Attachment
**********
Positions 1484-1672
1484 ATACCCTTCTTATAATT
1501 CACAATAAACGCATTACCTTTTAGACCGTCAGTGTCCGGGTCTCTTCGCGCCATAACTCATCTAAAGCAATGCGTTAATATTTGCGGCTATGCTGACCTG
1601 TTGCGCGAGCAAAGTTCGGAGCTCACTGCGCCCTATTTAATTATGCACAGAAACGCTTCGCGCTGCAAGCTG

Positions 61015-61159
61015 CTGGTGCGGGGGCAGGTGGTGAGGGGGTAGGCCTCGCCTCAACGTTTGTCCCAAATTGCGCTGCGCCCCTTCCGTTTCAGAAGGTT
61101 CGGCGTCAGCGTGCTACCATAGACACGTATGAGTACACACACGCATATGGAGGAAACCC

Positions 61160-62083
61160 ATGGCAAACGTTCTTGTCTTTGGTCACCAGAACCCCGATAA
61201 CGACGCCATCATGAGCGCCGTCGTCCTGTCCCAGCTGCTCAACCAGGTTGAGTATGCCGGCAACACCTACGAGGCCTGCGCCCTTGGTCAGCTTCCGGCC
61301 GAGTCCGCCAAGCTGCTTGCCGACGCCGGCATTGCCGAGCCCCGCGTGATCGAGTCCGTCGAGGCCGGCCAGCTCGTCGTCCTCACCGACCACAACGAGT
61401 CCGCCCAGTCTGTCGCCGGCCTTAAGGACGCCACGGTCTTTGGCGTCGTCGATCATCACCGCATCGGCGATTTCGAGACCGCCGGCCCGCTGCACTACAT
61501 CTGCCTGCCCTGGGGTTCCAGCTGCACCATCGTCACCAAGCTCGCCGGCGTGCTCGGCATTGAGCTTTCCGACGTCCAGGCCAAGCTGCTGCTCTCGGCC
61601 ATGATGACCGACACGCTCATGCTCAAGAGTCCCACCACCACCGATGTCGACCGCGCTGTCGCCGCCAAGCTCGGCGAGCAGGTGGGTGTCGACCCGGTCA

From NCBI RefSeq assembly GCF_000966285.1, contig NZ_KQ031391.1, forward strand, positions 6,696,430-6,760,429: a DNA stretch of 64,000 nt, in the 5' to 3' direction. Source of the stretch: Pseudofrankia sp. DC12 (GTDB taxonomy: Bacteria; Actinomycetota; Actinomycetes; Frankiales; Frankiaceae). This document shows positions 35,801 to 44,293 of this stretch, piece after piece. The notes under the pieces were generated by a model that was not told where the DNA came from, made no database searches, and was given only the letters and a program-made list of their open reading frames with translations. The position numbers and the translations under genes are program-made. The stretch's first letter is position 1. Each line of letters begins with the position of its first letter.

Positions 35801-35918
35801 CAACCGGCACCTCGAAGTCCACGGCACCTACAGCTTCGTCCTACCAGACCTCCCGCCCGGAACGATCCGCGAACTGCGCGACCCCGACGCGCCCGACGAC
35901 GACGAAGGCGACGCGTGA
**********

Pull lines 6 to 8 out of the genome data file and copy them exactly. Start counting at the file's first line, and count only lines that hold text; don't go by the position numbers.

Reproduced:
61015 CTGGTGCGGGGGCAGGTGGTGAGGGGGTAGGCCTCGCCTCAACGTTTGTCCCAAATTGCGCTGCGCCCCTTCCGTTTCAGAAGGTT
61101 CGGCGTCAGCGTGCTACCATAGACACGTATGAGTACACACACGCATATGGAGGAAACCC

Positions 61160-62083